Op-Ed: American shame — 10 years of Guantanamo
The Guantanamo Bay detention camp was established in 2002 by the Bush Administration to hold detainees from the war in Afghanistan (and later Iraq). It hosts hundreds of persons imprisoned, interrogated and held without charge or trial.
Each prisoner costs
$ 800.000 a year to the US taxpayer, 30 times the cost of keeping a captive on U.S. soil.
Human rights groups argue that indefinite detention constitutes torture. Moreover, prisoners complain
physical torture, sexual degradation, forced drugging and religious persecution. Red Cross inspectors have alleged
acts of torture consisting in sleep deprivation, beatings and locking in confined and cold cells.
As a result, dozens of detainees ended up committing suicide, which Amnesty International said
"are the tragic results of years of arbitrary and indefinite detention." Guantanamo's survivors suffer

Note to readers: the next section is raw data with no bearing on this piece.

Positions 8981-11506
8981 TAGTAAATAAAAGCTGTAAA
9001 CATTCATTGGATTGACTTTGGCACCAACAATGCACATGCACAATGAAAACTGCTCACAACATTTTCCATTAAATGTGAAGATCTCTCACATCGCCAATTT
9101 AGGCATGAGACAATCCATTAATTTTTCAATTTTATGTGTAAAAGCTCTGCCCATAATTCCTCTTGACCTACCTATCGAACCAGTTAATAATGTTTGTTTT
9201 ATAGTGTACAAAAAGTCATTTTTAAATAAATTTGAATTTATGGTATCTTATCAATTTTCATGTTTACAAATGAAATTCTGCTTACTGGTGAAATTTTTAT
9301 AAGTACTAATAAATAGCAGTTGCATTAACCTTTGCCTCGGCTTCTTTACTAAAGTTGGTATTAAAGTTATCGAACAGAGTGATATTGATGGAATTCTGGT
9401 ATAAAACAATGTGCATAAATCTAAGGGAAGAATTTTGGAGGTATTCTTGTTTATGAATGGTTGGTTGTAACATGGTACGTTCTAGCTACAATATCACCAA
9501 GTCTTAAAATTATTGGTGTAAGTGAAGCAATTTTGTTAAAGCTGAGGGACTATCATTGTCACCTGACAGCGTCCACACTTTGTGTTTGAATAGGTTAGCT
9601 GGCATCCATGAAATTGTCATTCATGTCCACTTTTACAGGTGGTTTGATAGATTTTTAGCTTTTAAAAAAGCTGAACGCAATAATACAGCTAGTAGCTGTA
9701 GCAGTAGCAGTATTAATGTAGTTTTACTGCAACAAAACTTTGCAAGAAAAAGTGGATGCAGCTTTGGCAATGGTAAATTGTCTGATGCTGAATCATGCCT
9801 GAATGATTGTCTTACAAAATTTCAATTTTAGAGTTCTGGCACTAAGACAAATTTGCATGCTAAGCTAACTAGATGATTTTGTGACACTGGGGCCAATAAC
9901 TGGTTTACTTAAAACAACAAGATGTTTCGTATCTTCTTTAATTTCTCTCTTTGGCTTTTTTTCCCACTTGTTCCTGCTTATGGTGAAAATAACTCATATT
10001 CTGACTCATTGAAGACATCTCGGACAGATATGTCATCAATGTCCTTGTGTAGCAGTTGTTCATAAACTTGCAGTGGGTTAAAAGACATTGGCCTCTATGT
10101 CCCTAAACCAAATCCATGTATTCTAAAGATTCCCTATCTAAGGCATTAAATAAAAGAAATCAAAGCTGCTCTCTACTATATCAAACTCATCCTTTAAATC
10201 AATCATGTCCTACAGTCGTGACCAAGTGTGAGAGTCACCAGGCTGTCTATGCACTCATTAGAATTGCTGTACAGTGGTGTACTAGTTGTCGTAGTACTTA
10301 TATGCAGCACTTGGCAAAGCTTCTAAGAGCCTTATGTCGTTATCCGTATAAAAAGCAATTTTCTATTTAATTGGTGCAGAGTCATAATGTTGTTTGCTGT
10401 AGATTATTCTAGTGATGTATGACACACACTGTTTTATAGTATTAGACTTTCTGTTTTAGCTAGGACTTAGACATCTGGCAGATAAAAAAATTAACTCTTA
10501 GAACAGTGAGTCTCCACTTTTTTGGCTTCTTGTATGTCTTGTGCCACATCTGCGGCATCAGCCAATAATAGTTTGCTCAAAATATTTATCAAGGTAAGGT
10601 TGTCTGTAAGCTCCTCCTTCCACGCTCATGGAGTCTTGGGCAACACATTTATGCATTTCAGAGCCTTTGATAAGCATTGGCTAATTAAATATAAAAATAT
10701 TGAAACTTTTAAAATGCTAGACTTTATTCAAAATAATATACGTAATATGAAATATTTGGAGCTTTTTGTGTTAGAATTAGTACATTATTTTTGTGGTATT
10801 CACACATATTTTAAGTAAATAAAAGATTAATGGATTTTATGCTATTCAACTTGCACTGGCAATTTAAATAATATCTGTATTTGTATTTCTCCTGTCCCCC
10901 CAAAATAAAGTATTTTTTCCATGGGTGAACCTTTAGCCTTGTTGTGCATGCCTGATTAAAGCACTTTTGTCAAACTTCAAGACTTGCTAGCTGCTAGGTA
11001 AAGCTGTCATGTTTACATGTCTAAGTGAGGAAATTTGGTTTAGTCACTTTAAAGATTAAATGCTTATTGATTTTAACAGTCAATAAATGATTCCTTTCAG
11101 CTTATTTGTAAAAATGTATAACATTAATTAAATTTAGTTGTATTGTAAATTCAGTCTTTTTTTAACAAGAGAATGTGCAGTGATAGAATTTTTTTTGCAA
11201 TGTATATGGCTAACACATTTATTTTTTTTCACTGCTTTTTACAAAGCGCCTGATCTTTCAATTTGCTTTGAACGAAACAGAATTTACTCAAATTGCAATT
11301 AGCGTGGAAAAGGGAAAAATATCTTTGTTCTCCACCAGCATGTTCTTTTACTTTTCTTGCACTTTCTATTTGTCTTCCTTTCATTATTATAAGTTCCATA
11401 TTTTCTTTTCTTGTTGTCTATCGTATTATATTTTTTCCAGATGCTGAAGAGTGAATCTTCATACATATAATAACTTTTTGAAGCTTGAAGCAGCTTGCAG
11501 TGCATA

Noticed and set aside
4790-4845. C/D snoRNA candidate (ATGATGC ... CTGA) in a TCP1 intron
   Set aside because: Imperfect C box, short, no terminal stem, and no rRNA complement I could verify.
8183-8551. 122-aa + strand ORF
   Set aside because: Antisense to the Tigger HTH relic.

lasting effects to their mental and physical health.
After the UN called
unsuccessfully for the Guantanamo Bay detention camp to be closed, one judge observed: "America's idea of what is torture ... does not appear to coincide with that of most civilised nations."
In 2011 Wikileaks released
more than 700 leaked secret files, proving that innocent people were interrogated for years on slimmest pretexts and that even minors, elderly and mentally ill were among those wrongfully held.
The Cuban government claims sovereignty
over the territory of Guantanamo, located in the southeastern end of the island of Cuba, which the US leased in 1903. Since 1960, a year after coming to power, Fidel Castro has refused the annual lease payment of $ 5000 from Washington.
During the 2008 presidential campaign Obama promised to close the Guantanamo detention camp, but he later failed to keep his word. After ten years from its establishment, the Guantanamo Bay detention camp is still running. It is a shameful symbol of Western hypocrisy.